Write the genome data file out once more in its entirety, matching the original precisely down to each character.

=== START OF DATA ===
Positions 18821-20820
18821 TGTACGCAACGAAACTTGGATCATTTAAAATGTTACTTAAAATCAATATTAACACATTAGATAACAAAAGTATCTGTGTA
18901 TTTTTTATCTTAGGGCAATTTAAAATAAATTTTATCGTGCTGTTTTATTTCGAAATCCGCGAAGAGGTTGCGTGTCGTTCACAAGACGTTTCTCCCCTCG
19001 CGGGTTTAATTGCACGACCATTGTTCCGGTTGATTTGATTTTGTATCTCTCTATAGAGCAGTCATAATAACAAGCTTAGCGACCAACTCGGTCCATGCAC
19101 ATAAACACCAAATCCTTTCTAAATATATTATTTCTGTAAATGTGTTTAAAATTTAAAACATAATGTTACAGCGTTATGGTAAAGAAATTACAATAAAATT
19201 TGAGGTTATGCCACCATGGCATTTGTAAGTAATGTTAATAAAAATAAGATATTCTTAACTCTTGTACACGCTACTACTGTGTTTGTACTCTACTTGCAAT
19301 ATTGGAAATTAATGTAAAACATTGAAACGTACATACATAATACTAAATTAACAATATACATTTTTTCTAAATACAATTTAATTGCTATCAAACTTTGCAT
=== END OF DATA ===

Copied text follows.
Positions 18821-20820
18821 TGTACGCAACGAAACTTGGATCATTTAAAATGTTACTTAAAATCAATATTAACACATTAGATAACAAAAGTATCTGTGTA
18901 TTTTTTATCTTAGGGCAATTTAAAATAAATTTTATCGTGCTGTTTTATTTCGAAATCCGCGAAGAGGTTGCGTGTCGTTCACAAGACGTTTCTCCCCTCG
19001 CGGGTTTAATTGCACGACCATTGTTCCGGTTGATTTGATTTTGTATCTCTCTATAGAGCAGTCATAATAACAAGCTTAGCGACCAACTCGGTCCATGCAC
19101 ATAAACACCAAATCCTTTCTAAATATATTATTTCTGTAAATGTGTTTAAAATTTAAAACATAATGTTACAGCGTTATGGTAAAGAAATTACAATAAAATT
19201 TGAGGTTATGCCACCATGGCATTTGTAAGTAATGTTAATAAAAATAAGATATTCTTAACTCTTGTACACGCTACTACTGTGTTTGTACTCTACTTGCAAT
19301 ATTGGAAATTAATGTAAAACATTGAAACGTACATACATAATACTAAATTAACAATATACATTTTTTCTAAATACAATTTAATTGCTATCAAACTTTGCAT